# Sort an Option String

## Background

In C, there is a function to help parse command-line arguments: getopt.

Getopt takes the argument count (argc), the argument list (argv), and a string representing the options the program should take (optstring).

The option string (optstring) is a series of option characters each followed by one colon (for an option requiring an argument), two colons (for an option with an optional argument), or zero colons (for an option without an argument).

For example: one might use the following option string for their company's new widget.

"v::x:hy:S:G::dns:f::"


But that looks horrible! The options are all mixed together! This option string would look much better if it were sorted:

"f::G::v::S:s:x:y:dhn"


## Specifications

• The input will be a string matching the regular expression ([A-Za-z]:{0,2})+

• You should take input as a string or list of characters.

• You should output the string sorted by the method detailed below.

• You do not need to handle empty input.

• You do not need to handle input with repeated options of the same type ("aa" is not valid, but "aa:a::" is valid).

### Sorting Method

In the sorted option string:

• The characters followed by two colons come first, sorted alphabetically, with uppercase letters before their respective lowercase letters (i.e. "aBb", not "Bab").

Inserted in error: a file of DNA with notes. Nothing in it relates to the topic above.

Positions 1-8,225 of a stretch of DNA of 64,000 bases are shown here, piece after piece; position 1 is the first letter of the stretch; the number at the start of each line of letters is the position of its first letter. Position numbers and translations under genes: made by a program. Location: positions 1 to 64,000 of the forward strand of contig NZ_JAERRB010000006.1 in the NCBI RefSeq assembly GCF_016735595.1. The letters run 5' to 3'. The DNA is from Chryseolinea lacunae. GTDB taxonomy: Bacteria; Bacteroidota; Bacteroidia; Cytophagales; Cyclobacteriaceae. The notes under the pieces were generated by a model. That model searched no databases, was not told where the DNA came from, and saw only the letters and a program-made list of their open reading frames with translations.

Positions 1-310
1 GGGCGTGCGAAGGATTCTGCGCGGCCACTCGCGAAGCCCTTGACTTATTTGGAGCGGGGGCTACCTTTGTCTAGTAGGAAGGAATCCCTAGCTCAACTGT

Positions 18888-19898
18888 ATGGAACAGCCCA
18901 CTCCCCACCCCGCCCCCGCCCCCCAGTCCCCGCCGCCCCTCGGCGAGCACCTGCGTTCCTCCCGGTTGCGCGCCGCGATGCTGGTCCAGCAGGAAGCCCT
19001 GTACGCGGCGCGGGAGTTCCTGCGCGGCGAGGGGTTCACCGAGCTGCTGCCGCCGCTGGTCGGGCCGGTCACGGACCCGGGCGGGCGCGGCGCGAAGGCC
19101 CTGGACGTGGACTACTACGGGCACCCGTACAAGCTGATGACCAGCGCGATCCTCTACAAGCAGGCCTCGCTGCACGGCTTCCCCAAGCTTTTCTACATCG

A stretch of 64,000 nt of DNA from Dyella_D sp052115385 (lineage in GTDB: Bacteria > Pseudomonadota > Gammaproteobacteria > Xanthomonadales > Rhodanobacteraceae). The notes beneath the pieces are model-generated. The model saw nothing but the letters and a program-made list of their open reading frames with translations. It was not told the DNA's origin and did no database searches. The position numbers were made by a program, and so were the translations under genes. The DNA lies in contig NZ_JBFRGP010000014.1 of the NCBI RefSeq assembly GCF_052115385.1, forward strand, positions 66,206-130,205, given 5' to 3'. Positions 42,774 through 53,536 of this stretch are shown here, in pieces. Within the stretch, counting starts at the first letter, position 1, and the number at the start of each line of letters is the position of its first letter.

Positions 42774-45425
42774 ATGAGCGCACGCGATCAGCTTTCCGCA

• Then are the characters with one colon, sorted alphabetically, with uppercase letters before their respective lowercase letters.

• Last are the characters with no colon, sorted alphabetically, with uppercase letters before their respective lowercase letters.

## Scoring

This is , so shortest answer in bytes in each language wins.

## Examples

# "input" => "output"
"v::x:hy:S:G::dns:f::" => "f::G::v::S:s:x:y:dhn"
"aa:a::" => "a::a:a"
"B:" => "B:"
"Confusio:n::" => "n::o:Cfinosu"
"Confusio:n:" => "n:o:Cfinosu"
"m:qW:X:xc:vViI" => "c:m:W:X:IiqVvx"
"V:omo:V" => "o:V:moV"
"agg:ra:va::ting::" => "a::g::a:g:aginrtv"
"input" => "inptu"


Long test case (312 characters)

Invaid Inputs (you don't have to handle):

"gg" (duplicated option)
"" (empty string)
":w:" (first colon isn't after a character)
"x:y:0:fhn" ('0' is not alphabetic)
"A:::" (3 colons is invalid)

• agg:ra:va::ting:: broke mine heh... Ironic. – Magic Octopus Urn Nov 17 '17 at 22:05

# Husk, 11 bytes

ΣÖom_↔Oġλ¬√


Try it online!

## Explanation

ΣÖom_↔Oġλ¬√  Implicit input, say "kH::r:R:Hk:"
ġ     Split between characters for which this gives a falsy result:
λ      Take two arguments, ignore the first.
√    Is the second argument a letter?
¬     Negate.
Now we have the options: ["k","H::","r:","R:","H","k:"]
O      Sort: ["H","H::","R:","k","k:","r:"]
Ö           Sort by
↔       reversing and
om_        converting everything to lowercase: ["H::","k:","R:","r:","H","k"]
Σ            Concatenate: H::k:R:r:Hk

• There are a couple of really clever ideas here, you should add an explanation so people can appreciate them :D – Leo Nov 15 '17 at 21:25
• @Leo Added a breakdown of the code. – Zgarb Nov 15 '17 at 21:43

## Retina, 47 bytes

.
$&$&
T01Ll..
O^\w.:*
.(.)
$1 O$^\w:*